Espoo is a pioneer city in the UN's Sustainable Development Goals (SDGs) work. Espoo completed the UN's Voluntary Local Review process in June 2020.

In February 2018, Espoo signed the Covenant of Mayors 2030 commitment to reduce the city’s greenhouse gas emissions. Espoo’s overarching sustainability objective is to reach carbon neutrality by 2030, including fossil-free district heating and sustainable mobility, and to reduce its emissions by 80% by the same date, compared to 1990.  “Sustainable Espoo,” the city’s development programme, sets out the city’s strategy to implement actions towards carbon-neutrality by 2030.



In Espoo Lighthouse City, the demonstrations take place in three districts that are in different phases of development and construction - from one in the planning phase, to one in a redevelopment phase, and one already built.

Kera is an underdeveloped industrial area that will be rebuilt into a new residential district with 14,000 citizens and 10,000 jobs. Kera will be turned into an international example for circular economy and digital solutions.

Espoonlahti district is the second largest of the Espoo’s multiple city centers with 56,000 residents. The area is partially redeveloped, and the new shopping centre Lippulaiva in the heart of the district will be opened in 2022. The area is expected to grow in the near future. Here is a short video of the the progress of the Lippulaiva construction site from a bird's eye view (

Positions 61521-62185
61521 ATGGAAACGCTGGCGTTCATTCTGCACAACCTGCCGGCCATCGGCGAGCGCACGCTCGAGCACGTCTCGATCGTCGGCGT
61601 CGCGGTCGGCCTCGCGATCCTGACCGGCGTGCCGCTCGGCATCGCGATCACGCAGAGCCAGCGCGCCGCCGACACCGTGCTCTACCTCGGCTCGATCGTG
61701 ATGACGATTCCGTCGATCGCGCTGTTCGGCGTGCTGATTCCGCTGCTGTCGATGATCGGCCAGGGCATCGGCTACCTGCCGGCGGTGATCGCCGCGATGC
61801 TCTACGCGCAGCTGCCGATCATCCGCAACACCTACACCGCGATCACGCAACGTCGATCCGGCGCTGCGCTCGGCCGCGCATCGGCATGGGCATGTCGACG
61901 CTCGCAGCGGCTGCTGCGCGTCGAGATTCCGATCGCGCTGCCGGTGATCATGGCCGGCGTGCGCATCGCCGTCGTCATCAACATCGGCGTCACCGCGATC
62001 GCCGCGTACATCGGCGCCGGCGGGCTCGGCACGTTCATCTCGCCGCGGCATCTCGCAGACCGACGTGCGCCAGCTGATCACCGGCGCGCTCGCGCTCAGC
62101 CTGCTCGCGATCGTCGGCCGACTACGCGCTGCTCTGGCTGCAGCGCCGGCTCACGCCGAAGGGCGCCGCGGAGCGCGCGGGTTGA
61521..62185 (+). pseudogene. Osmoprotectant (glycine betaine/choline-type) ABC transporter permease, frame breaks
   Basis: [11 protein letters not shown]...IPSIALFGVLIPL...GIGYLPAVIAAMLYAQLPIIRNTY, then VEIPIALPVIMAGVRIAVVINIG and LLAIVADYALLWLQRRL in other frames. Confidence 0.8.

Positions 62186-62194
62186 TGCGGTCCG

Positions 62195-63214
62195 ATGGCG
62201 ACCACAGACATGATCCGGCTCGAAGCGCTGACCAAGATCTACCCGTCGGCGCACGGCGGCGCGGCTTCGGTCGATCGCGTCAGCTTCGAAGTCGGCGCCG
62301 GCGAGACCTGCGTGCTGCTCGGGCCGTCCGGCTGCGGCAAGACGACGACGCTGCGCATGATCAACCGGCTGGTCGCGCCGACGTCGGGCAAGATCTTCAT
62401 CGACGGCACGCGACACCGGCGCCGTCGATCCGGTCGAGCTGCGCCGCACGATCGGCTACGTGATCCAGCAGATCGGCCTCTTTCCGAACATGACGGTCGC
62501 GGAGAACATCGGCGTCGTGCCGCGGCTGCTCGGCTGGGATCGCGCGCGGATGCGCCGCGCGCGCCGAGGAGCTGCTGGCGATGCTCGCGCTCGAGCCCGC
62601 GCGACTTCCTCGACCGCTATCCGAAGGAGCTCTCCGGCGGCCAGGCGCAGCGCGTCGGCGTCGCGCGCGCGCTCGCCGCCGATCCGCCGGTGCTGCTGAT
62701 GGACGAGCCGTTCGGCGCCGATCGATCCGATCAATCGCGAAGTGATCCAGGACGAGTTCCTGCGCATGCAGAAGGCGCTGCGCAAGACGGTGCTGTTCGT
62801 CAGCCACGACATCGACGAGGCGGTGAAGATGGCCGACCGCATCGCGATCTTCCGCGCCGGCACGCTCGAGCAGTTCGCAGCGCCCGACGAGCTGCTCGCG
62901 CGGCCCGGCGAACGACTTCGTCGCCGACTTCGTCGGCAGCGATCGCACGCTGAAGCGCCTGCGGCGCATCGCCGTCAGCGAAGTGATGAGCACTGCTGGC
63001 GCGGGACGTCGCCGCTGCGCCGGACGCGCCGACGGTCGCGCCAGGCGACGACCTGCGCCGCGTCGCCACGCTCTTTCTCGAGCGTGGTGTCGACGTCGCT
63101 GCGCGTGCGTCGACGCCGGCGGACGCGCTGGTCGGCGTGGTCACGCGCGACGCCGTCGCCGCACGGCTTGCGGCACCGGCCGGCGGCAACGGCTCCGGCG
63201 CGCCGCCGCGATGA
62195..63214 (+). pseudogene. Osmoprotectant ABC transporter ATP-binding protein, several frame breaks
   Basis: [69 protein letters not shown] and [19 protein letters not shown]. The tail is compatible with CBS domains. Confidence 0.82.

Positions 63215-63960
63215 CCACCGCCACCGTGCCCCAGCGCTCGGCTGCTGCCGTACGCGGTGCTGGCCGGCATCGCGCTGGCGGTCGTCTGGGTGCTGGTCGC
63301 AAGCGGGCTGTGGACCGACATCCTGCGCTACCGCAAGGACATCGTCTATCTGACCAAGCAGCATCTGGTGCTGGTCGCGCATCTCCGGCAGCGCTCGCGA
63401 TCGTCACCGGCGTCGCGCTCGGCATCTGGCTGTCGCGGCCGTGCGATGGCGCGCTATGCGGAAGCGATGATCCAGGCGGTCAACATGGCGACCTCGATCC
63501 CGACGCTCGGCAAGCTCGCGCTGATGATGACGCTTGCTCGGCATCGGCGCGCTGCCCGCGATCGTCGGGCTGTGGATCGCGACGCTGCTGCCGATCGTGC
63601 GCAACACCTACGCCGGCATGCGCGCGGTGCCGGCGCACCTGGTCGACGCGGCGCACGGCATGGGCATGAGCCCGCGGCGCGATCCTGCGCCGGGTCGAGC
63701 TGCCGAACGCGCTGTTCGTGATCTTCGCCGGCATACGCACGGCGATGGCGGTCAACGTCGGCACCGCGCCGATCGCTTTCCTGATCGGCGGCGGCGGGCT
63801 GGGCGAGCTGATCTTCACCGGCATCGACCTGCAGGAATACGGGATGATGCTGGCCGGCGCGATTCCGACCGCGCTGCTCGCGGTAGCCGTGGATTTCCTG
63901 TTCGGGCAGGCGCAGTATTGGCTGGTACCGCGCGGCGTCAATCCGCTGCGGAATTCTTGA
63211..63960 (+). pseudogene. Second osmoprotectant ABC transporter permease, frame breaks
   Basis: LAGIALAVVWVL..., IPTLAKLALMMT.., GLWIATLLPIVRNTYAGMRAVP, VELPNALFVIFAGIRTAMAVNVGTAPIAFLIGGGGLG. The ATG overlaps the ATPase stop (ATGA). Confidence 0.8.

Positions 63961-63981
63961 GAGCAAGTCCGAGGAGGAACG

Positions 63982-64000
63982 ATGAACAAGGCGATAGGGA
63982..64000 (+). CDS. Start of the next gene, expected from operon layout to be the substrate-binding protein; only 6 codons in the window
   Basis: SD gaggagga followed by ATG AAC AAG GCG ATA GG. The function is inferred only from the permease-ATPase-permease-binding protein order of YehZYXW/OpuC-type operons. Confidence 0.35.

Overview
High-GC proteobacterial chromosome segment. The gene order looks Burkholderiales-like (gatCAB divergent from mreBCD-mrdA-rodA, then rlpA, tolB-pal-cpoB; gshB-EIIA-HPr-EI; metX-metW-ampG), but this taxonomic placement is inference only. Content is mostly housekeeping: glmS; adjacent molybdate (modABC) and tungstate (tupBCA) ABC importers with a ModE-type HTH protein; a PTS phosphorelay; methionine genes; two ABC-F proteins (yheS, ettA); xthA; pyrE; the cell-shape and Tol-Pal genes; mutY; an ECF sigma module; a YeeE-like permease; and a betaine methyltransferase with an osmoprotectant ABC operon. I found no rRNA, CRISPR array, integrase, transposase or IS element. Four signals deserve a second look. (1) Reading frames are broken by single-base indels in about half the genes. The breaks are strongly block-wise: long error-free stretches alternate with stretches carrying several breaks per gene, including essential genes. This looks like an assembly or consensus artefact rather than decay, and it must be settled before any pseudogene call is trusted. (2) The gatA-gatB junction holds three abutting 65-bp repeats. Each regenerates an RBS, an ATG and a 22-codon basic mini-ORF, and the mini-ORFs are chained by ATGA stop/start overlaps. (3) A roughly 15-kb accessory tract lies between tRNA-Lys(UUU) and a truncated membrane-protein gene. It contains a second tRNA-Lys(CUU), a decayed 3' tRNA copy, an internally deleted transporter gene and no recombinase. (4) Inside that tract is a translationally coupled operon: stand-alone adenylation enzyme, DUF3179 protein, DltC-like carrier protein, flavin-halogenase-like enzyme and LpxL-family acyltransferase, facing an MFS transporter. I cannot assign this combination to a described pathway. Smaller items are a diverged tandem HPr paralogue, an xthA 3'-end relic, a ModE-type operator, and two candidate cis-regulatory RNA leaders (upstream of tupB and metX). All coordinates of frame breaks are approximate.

Leppävaara district is the largest and the most active of the Espoo’s five city centers. As an already built area, the centre of Leppävaara, with over 65,000 residents and the Sello shopping centre, is a major urban activity and transport node. The area is expected to grow substantially in the near future.



Positive Energy Blocks for both electricity and district heating provide a major part in sustainability within Espoo. Over half of the greenhouse gas emissions within Espoo are derived from these two fields. PEDs enable the use of new sustainable and local energy solutions in order to achieve the emission reduction goals while engaging local actors.

Electric (e-)mobility plays a major part in sustainable mobility. In 2019, mobility caused roughly 30% of the greenhouse gas emissions in Espoo. By increasing the share of electric vehicles of all sizes in public, private and shared mobility systems, the goal of reducing emissions can be met.

People make the city. By engaging citizens and developing modes of co-creation it is possible to create more human-centric solutions that are ecologically, economically and socially sustainable, and to foster sustainable everyday life in the city.

Developing new sustainable and smart solutions means that we need to also reconsider more broadly “how” things are done. This is done through the development of new smart business and governance models.

  • Carbon neutral by 2030;

  • To be a global frontrunner city in the UN Agenda 2030 Sustainable Development Goals (SDGs) work and reach the goals by 2025;

  • To be the most sustainable city in Europe now and in the future.